December 8 - Isaiah 40:5
And the glory of the Lord shall be revealed, and all flesh shall see it together: for the mouth of the Lord hath spoken it.
And so, the people are told that the Lord’s ‘glory’, His ‘Presence’ will be seen and known, experienced by the exiles. And not just because this is what the prophet has said, this announcement and all the precedes it is utterly reliable because “the mouth of the Lord hath spoken it”. How often has a parent ended a discussion (a losing argument) with a child with the phrase “because I said so!”. But here the prophet is confident, as we can be confident in our words of comfort and assurance to anyone who feels lost, abandoned, and forgotten by family, friends, community and even God, that God will come, and come in gentle loving power: “He will feed his flock like a shepherd; he will gather the lambs in his arms, and carry them in his bosom, and gently lead the mother sheep.” Isaiah 40:11.
December 9 - Haggai 2:6,7
Thus saith the Lord of Hosts; Yet once, a little while and I will shake the heavens, and the earth, the sea, and the dry land; And I will shake all nations, and the desire of all nations shall come.
Haggai is a minor prophet, with a small book, barely a letter with all of two chapters encompassing 35 verses. The exiles have been freed from Babylon by King Darius of Persia who has conquered the Babylonians. They’ve have returned to Judah and Jerusalem and are beginning to rebuild their lives, but it is not easy. The crops are poor, and the people are barely scrapping by. It is at this time that God demands that the people rebuild the temple in Jerusalem. A few elderly returnees would have remembered the former majesty of the temple, the younger people would barely comprehend the magnitude of the task before them. But these verses remind them who is in control and who it is that has a purpose for his people.
These are hard days for many, and it would seem to be enough just to get by and stay safe and bubbled for better days ahead. Still God calls us as we can to continue to build his Kingdom, he has a plan and a purpose for us. The people of Haggai’s community endured because they trusted God was with them, that he was in control and that he would be victorious over the nations, and the glory would be his. So we too can trust Haggai’s God, our God, who is still with us and in control and as the manger and cross prove he is victorious. May the glory be his!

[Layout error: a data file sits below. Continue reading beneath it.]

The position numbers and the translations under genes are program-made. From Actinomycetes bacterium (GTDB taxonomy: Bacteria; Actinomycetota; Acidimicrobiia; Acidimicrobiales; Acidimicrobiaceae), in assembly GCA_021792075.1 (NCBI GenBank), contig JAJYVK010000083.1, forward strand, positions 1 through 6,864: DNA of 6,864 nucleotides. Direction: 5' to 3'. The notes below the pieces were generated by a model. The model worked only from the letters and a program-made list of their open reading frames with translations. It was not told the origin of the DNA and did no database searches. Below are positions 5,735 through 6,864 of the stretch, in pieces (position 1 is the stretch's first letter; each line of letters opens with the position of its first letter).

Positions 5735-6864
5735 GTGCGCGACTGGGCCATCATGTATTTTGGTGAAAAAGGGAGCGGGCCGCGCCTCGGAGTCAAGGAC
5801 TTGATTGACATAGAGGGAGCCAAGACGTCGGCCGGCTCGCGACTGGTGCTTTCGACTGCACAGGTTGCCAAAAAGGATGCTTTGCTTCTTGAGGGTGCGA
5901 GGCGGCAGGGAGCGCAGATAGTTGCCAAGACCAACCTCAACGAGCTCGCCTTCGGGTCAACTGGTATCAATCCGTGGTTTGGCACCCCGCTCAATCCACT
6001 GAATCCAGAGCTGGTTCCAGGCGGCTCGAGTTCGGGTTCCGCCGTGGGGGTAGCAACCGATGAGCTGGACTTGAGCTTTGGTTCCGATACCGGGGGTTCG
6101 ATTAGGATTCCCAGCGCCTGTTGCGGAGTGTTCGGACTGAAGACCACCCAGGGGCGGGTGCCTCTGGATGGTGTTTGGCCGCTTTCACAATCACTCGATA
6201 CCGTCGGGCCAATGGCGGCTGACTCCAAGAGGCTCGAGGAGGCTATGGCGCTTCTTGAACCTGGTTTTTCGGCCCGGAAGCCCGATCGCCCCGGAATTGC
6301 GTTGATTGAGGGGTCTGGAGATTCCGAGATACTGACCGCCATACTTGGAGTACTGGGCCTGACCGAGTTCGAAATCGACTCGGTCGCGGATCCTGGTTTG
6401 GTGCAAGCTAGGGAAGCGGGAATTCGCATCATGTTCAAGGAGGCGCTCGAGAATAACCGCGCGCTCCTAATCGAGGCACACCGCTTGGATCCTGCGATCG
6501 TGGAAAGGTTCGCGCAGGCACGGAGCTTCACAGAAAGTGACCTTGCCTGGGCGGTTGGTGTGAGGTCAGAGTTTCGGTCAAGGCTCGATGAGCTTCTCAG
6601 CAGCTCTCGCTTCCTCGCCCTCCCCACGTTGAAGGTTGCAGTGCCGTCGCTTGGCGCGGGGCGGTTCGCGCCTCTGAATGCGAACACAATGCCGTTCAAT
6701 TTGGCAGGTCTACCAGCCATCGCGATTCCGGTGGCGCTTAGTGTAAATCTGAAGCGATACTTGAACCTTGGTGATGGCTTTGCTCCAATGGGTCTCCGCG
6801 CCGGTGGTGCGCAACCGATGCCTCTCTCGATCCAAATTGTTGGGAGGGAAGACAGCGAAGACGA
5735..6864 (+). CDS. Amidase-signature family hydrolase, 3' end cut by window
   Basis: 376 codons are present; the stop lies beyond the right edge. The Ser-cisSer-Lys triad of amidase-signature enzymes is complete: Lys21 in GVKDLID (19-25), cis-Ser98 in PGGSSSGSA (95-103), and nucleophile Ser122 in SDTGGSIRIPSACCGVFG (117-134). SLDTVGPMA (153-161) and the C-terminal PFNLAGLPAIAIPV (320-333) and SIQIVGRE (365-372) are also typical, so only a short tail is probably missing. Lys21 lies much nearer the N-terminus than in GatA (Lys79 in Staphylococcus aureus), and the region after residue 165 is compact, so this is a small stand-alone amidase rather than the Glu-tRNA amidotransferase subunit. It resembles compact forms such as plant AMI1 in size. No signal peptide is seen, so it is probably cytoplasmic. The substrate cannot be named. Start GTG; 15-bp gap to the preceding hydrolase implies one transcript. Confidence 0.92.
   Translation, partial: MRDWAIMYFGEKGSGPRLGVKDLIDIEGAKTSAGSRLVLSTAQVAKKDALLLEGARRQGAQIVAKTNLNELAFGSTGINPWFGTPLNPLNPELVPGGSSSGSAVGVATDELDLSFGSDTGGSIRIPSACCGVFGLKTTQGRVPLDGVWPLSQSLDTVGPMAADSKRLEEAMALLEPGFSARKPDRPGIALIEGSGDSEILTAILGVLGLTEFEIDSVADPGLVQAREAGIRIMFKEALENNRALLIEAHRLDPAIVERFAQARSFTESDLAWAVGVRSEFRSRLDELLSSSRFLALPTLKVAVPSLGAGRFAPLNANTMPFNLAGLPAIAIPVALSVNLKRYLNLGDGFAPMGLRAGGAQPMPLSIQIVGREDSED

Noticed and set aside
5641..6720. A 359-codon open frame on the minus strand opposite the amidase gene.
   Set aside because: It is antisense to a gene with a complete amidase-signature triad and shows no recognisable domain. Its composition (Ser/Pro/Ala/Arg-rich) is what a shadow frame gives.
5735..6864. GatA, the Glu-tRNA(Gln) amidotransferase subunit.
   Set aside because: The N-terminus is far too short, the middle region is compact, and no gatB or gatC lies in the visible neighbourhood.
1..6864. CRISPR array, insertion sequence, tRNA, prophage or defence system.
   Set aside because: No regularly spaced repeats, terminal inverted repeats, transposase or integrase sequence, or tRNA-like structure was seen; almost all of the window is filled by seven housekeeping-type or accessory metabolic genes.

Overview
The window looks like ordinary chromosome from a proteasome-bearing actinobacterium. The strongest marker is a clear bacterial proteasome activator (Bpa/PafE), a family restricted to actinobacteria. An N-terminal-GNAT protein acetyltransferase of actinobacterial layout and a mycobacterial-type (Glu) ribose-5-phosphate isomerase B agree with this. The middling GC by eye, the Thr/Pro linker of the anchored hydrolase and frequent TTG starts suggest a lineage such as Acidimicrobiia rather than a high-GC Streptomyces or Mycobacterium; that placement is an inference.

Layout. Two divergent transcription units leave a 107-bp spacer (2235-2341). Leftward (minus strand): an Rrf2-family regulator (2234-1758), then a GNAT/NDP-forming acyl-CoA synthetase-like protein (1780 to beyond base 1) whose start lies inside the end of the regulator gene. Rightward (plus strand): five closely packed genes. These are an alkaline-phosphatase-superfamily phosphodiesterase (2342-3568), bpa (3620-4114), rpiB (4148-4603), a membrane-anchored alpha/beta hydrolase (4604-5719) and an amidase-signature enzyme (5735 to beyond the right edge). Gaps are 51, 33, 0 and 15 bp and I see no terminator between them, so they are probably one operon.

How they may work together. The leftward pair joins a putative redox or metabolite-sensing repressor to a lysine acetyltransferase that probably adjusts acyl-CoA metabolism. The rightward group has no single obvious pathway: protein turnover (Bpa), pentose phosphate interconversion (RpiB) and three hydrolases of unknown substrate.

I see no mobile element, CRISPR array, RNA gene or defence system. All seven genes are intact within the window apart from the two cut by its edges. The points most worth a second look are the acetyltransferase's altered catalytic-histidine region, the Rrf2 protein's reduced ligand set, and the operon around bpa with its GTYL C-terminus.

December 10 - Malachi 3:1
The Lord, whom ye seek, shall suddenly come to His temple, even the messenger of the covenant, whom ye delight in: Behold, He shall come, saith the Lord of Hosts.
The book of Malachi is one of the Old Testament books known as the minor prophets. He lived around the same time as prophets such as Ezra and Nehemiah and he was sent from God to encourage the people to turn back to God and to mend their ways. The earlier renewal that arrived with the reconstruction of the temple had dimmed. Malachi, the Hebrew word for ‘the messenger’ knows that the people though are still looking for God. But is the god they seek the God that they will meet.
We all have our own expectations of God; in many ways we tend to fashion in him in our own image rather than the other way around. For some people, their god reflects their desires, sometimes for a friend, a non-judgmental overseer, a miracle worker, a divine genie. As Christians we all seek God, but we need to see him as he is, loving but also stern, forgiving and yet demanding, bestower of grace and yet seeking holiness. Let the God we seek be the God we need and not the one the one of our baser desires.
December 11 - Malachi 3:2
But who may abide the day of His coming? and who shall stand when He appeareth? For He is like a refiner’s fire.
During 2020 the idea of being pure is part of our COVID culture. We want everything sanitized so we can stay safe and well. We scrub our hands and clean everything we touch with great gusto to avoid contamination. But being purified by fire is something much more intense. Metal is heated to such a high, constant temperature that it transforms into a molten state. Any impurities are skimmed off the top and promptly thrown away. Christ is referred to in Malachi as a refiner's fire. This implies that He is willing to hold us to the flames until we are holy. Does this sound like fun? The good news is that Jesus walks through the fire with us, not to watch us squirm, but because He loves us and wants the best for us, transforming us into his likeness. So, when life continues to turn up the heat we should try and see ourselves being changed into the finest silver or the purest gold. And who doesn't love shiny things?